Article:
What does your planning organization look like? Is it a series of silos? Individual fiefdoms throwing requirements back and forth over the wall? What are they spending their time doing? Are they drudging through the tedious work of placing orders with suppliers? Releasing orders to the factory? How much time are the spending truly adding value to the supply chain and how much time are they spending doing simple, mechanical, yet important activities? Accenture has just released a white paper titled “Supply chain for a new age” which you can get here. In this paper, the author describes various components of the next generation supply chain and introduces the role of “Network Planners”. A network planner would have ultimate responsibility for supply chain performance and would oversee all aspects of the supply chain from demand and distribution to detailed component supply for a group of products (a family or region or both). As you can imagine, traditional supply chain tools and processes would quickly overwhelm any normal human, if they were to try to manage all aspects of the supply chain even for a relatively small set of items. If the network planner is to be realized, as Accenture points out, we need to have a way of automating the basic tasks and allowing the planner to focus on making key decisions and managing the significant exceptions. Those basic tasks really do need to be done; accepting new orders, releasing orders, sourcing decisions and supplier collaboration just to name a few. However, these are all things that while important, don’t need significant knowledge or strategic acumen to accomplish. In other words these activities are things that could be handled automatically, thus freeing up your supply chain staff for the more complex, strategic decisions better suited for the human mind. How would we go about automating these basic tasks? Let’s think it through for a few examples; Accepting new orders: Many companies support web based order entry systems. In many cases, promise dates made to customers are based on fixed delivery lead times and don’t reflect the true availability of the order based on the realities of the supply chain. Imagine a system where the new orders that come in are automatically assessed and scheduled based on the capability of the entire supply chain. Orders that are capable of shipping within 2 days of the request date are automatically accepted. Orders that will be outside of that window are flagged as an exception and handled by a person. Releasing Orders to manufacturing: Typically orders released to manufacturing need to clear two key hurdles; 1) do I have the raw material or components necessary to make this order? And 2) do I have the capacity needed to release this order? An automation routine could easily identify the orders that are clear to release and automatically release those orders. A more advanced system could also schedule the releases to prevent overloading by prebuilding where possible to make use under loaded time periods. Sourcing decisions and alternate parts: Often there are options when it comes to where to source from. Those options often come with price impacts, however, those impacts may be acceptable if they are not too great and if the alternative is late or missed delivery. Automatic selection of a source based on lead time, prioritized by cost could allow you to automate that trade-off between margin and delivery – providing margin is within tolerance. A more advanced tool introduces the concept of constrained supply. Allowing the selection of an alternate if the primary source is overloaded….again monitoring margin and alerting if allowable thresholds have been exceeded. The same applies for use of alternate parts. In manufacturing, there are often acceptable substitutes that can be used if the preferred item isn’t available. The use of these substitutes can and should be automated so that a planner doesn’t need to manually manage them. Collaborating with suppliers: Once supplier agreements are in place, the effort of converting the day-to-day planned requisitions to physical orders to a given supplier should be automatic. In some cases, supplier agreements have limits in terms of the volume that can be ordered. With more advanced planning tools, this limit can be automatically respected by constraining the supply coming from that supplier. Overload can be either rescheduled earlier, routed to another supplier automatically (see sourcing decisions above) or rescheduled later and flagged so that the planner can resolve the issue. In today’s internet enabled world, key suppliers must be able to view orders, changes and cancellations from their customers via the customer’s supplier portal. The days of paper POs should be long behind us. When a supplier responds and indicates that they can achieve what’s been requested, these orders should be automatically locked in. Only when the supplier can’t achieve what’s been requested AND this results in an impact to customer orders or an unacceptably low end-item inventories should the buyer need to step in and look at other resolutions. With any system that automates decision making, there needs to be oversight to ensure that the decisions being made align with corporate mandates. This oversight can be basic monitoring of key metrics like margin, late revenue (orders or forecast), inventory levels and overloads / underloads or it could be more specific to the automation that is occurring. For example, with supplier collaboration, the buyer could be alerted if the supplier rejected the entire order or if the order will be late by more than 10 days. If you were doing automated order promising, you could be alerted if the customer order was going to be more than 2 days later than the requested date. Supply chain planning is getting more and more complex. Yet we still primarily plan with software that was developed decades ago. If we expect to meet the needs of supply chain today and in the future, we will need to look at new tools and new processes. It’s time. How do you envision managing tomorrow’s supply chain? Comment back and let us know.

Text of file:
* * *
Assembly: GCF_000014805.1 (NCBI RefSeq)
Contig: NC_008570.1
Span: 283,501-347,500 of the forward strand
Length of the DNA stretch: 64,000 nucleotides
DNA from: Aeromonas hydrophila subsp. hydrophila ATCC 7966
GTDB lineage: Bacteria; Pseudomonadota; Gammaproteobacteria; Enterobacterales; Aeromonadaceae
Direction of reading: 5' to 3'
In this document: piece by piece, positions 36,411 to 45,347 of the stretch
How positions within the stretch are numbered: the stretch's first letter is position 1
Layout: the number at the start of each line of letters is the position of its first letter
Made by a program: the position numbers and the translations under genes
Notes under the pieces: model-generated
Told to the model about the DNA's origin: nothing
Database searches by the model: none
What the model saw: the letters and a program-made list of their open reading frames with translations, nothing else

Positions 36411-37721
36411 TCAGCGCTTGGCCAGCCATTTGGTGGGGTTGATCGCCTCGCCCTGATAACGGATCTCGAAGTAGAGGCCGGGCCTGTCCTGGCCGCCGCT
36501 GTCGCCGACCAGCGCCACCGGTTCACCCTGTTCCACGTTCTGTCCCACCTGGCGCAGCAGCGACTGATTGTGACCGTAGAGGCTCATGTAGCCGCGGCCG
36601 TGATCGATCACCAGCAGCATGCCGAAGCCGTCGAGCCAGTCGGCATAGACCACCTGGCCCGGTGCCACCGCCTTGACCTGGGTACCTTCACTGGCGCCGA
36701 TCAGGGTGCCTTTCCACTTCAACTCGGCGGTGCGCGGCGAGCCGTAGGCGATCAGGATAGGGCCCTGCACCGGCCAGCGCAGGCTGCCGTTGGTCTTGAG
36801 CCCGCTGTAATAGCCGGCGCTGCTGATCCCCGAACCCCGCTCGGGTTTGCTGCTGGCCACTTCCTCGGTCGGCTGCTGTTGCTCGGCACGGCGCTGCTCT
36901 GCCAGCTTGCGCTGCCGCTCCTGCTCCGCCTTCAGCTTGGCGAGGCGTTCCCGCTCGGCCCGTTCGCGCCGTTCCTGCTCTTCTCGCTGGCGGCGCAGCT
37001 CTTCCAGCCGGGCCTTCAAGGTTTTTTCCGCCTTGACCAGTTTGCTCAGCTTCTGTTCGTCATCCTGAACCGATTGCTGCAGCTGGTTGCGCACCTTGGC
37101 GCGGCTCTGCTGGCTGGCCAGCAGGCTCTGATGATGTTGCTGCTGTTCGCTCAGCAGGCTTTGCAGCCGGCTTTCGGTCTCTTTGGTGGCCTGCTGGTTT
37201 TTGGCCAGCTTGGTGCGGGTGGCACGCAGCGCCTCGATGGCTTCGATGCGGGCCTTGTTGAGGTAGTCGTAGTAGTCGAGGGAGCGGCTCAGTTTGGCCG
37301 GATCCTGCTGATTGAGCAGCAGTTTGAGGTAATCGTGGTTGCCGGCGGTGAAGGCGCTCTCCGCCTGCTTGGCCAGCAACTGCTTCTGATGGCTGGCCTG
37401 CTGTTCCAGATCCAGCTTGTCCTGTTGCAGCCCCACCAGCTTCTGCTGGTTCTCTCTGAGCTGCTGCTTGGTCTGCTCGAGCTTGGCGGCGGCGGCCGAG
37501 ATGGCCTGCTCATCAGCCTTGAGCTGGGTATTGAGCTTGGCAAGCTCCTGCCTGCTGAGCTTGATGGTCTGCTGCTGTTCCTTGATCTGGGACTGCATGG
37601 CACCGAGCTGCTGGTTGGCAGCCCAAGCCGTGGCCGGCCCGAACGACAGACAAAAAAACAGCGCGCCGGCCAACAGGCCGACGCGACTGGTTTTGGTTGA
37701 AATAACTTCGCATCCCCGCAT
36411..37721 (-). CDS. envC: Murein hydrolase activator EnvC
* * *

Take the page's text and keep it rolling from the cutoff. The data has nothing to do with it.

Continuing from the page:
What you have proposed should happen is already a done thing.
Accepting new orders knowing actually when they can be delivered given the existing load - Done. (here order means an entire Job)
Releasing Orders to manufacturing only when they have matured for execution - DOne. (Here order means individual activities that make a job)
You are using the same word "Order" to mean a whole "job" as well as individual "activities" that make a job. No manufacturing unit manufactures something so simple as a single "activity" job. One must undertake several "activities" in a particular sequence (some may run in parallel others must follow one another) to accomplish a job.
Sourcing decisions and alternate parts - The schedule one uses to commit new orders already factors in the sourcing lead time.
Collaborating with suppliers: One has an updated time-table of when what needs to be supplied. One can share it with suppliers. Suppliers have a GREEN zone, AMBER zone and a RED zone to make deliveries. Suppliers are thus free to schedule their internal systems accordingly. Any change in supply lead times can still be factored in when the next reschedule happens so as to know the impact on all jobs in-hand. On each re-schedule the time-table is automatically revised. This time-table is available and updated until some distant time in future when the factory runs out of all jobs, literally.
You have missed out on "Collaborating with Customers": Like a time table for raw material supplies one also has access to an updated time table of deliveries. Delays are no more surprises that spring up on the due date.
The schedule created is always actionable. No drag & drop, no resource leveling is ever required. Even complex scheduling decisions happen without any human intervention.